How much time does it take you to write a blog post?
In the beginning, I used to track time (I am using SlothTracker) for every post I wrote and it consistently ended up being 1 hour for every minute of reading time (cca. 220 words). If a blog post states 10 minutes of reading time, it probably took me around 10 hours to write it. More complicated posts and posts that needed lots of research beforehand took me even longer.
I guess I am a pretty slow writer.
Is there an offline version of this blog?
Yes. Press CTRL+P on the article of your choice and the print dialog will pop up. From there, you can chose between printing an article or saving is it as a pdf. If you would like to disable the urls appearing in the margins of the page, you can remove them by selecting “Print headers and footers” option in the browser’s printing dialog.
How do you create illustrations?
Illustrations are created with Inkscape and a graphic tablet (Huion H610Pro v2). I am not a big fan of drawing in Inkscape since it’s fairly laggy for hand drawn illustrations that consists of a lot of small nodes. The only reason why I stick with Inkscape instead of going with the standard raster graphic editors (e.g., Krita, Gimp) is because I want my illustrations to be in a vector format.
In case you didn’t notice so far, this blog supports both light and dark theme. If you draw in black and white style (the old school comics style) and you use the raster graphic editors, you will end up with a png image that has a white background and black lines. Such illustration looks fine when a reader is using a light theme, but as soon as they switch to a dark one, the white background of the illustration sticks out like a sore thumb.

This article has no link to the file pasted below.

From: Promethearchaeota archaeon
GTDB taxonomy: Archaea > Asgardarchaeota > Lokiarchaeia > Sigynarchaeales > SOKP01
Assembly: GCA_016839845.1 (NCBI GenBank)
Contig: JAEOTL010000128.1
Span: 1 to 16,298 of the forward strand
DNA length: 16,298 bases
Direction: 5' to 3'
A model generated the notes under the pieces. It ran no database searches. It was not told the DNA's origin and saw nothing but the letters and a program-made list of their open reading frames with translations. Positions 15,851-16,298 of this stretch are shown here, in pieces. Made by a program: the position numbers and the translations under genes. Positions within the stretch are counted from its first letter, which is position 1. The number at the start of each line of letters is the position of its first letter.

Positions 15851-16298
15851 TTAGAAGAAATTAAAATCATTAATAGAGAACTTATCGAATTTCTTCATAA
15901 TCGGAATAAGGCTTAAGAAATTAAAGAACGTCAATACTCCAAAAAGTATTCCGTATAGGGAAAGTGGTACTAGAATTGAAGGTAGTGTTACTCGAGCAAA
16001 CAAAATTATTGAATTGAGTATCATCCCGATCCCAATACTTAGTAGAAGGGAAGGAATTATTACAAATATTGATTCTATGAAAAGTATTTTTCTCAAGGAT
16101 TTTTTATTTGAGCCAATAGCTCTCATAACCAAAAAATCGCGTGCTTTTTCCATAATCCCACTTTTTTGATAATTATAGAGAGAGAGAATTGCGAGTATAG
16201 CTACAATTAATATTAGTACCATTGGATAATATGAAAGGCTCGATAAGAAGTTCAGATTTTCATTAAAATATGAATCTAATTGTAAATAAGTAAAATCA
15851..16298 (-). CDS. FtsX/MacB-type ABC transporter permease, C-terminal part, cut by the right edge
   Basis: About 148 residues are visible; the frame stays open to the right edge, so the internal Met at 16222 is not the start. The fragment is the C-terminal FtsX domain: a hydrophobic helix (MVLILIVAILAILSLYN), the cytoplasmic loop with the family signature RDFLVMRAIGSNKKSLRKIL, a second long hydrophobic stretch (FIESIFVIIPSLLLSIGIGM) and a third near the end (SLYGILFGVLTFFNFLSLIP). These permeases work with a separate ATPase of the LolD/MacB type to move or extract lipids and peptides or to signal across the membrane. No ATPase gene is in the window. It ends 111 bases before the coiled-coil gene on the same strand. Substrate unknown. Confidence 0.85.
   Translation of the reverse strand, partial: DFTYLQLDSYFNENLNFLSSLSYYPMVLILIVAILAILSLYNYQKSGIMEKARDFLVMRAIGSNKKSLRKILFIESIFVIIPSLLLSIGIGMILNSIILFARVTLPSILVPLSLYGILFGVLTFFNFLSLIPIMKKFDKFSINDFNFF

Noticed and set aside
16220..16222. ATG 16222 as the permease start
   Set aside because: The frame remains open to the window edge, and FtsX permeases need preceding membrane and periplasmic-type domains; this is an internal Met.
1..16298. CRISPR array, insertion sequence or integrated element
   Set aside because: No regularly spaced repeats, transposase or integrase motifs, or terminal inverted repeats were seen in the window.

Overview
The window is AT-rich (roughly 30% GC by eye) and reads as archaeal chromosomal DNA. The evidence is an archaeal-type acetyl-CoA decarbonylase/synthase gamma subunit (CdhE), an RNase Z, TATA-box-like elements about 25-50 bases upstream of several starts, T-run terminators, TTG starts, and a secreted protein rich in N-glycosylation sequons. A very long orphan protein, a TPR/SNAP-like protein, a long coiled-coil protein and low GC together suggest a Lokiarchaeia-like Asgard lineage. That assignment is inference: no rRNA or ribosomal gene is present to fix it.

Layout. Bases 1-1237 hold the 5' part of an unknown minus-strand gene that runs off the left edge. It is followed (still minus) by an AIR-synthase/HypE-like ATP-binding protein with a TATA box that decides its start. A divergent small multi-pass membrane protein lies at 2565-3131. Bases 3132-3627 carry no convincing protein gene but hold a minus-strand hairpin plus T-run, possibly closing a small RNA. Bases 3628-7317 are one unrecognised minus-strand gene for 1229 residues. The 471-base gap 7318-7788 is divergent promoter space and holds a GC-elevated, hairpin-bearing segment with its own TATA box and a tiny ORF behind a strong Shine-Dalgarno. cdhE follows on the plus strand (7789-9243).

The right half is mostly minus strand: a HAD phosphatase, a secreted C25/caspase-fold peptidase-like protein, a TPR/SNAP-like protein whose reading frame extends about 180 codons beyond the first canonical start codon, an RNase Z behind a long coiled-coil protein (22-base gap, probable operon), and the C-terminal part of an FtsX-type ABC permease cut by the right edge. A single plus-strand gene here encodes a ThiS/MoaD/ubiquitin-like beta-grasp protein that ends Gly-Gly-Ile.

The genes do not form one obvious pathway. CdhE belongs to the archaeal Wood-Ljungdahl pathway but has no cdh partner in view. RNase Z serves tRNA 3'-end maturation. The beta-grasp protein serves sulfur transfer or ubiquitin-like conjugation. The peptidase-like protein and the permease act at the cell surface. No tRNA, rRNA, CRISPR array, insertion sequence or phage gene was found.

To avoid the white background drilling holes into your eyes, I’ve decided to draw everything in a vector format that is inlined directly into the html page which allows me to style the illustration via css. Depending on the selected theme, the lines will change automatically to the color of the text and the illustration will blend nicely with the rest of the article. Pretty neat, huh?
There are lots of blogs out there with hand drawn illustrations, but so far I haven’t seen anyone else messing up with vector drawings and recoloring them on the fly. Hey, ho, I am a pioneer.
How did you learn how to draw?
I am still learning and I am still a beginner. Drawing is a skill like any other; keep practicing and just draw as much as possible (related article: I wish I could write this well). You can try drawing items on your desk like cups, pencils, mouse, keyboard, laptop, etc. I personally find drawing from still-life extremely boring, therefore I prefer to draw from imagination.
The problem with drawing from imagination is that I can imagine something in my brain, but when I start drawing it, I realize my drawing skills are not up to the task. The solution to this problem, however, is to try and find a good reference picture and “copy” (draw while looking at the image) the part that is causing you troubles. If your drawing still looks odd, you can always trace the image in order to see exactly where you made a mistake.
But, hang on a minute! Ain’t copying from a reference picture considered cheating? No, not at all. Professional artists are using reference pictures all the time. Do you debug your software without a debugger? I guess not.